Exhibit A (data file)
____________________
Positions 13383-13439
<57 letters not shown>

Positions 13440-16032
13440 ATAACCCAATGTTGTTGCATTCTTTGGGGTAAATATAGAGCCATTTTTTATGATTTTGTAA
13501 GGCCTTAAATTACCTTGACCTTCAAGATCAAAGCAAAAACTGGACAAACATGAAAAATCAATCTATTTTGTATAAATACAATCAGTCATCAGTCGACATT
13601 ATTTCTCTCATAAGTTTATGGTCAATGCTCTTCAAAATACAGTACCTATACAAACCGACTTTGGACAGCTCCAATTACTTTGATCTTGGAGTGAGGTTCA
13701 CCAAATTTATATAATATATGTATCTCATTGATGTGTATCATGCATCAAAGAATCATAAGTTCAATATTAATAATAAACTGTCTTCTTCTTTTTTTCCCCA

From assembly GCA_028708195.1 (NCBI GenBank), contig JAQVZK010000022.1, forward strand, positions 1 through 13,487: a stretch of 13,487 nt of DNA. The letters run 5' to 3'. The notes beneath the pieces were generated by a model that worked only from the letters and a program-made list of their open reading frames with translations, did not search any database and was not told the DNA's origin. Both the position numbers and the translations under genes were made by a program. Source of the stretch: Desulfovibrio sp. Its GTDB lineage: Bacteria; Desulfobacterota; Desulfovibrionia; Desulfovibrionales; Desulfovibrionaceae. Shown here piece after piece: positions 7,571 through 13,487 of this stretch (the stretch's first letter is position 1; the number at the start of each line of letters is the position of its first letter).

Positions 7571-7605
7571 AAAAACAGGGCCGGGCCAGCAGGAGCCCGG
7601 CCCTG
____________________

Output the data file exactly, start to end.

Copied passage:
Positions 13383-13439
<57 letters not shown>

Positions 13440-16032
13440 ATAACCCAATGTTGTTGCATTCTTTGGGGTAAATATAGAGCCATTTTTTATGATTTTGTAA
13501 GGCCTTAAATTACCTTGACCTTCAAGATCAAAGCAAAAACTGGACAAACATGAAAAATCAATCTATTTTGTATAAATACAATCAGTCATCAGTCGACATT
13601 ATTTCTCTCATAAGTTTATGGTCAATGCTCTTCAAAATACAGTACCTATACAAACCGACTTTGGACAGCTCCAATTACTTTGATCTTGGAGTGAGGTTCA
13701 CCAAATTTATATAATATATGTATCTCATTGATGTGTATCATGCATCAAAGAATCATAAGTTCAATATTAATAATAAACTGTCTTCTTCTTTTTTTCCCCA

From assembly GCA_028708195.1 (NCBI GenBank), contig JAQVZK010000022.1, forward strand, positions 1 through 13,487: a stretch of 13,487 nt of DNA. The letters run 5' to 3'. The notes beneath the pieces were generated by a model that worked only from the letters and a program-made list of their open reading frames with translations, did not search any database and was not told the DNA's origin. Both the position numbers and the translations under genes were made by a program. Source of the stretch: Desulfovibrio sp. Its GTDB lineage: Bacteria; Desulfobacterota; Desulfovibrionia; Desulfovibrionales; Desulfovibrionaceae. Shown here piece after piece: positions 7,571 through 13,487 of this stretch (the stretch's first letter is position 1; the number at the start of each line of letters is the position of its first letter).

Positions 7571-7605
7571 AAAAACAGGGCCGGGCCAGCAGGAGCCCGG
7601 CCCTG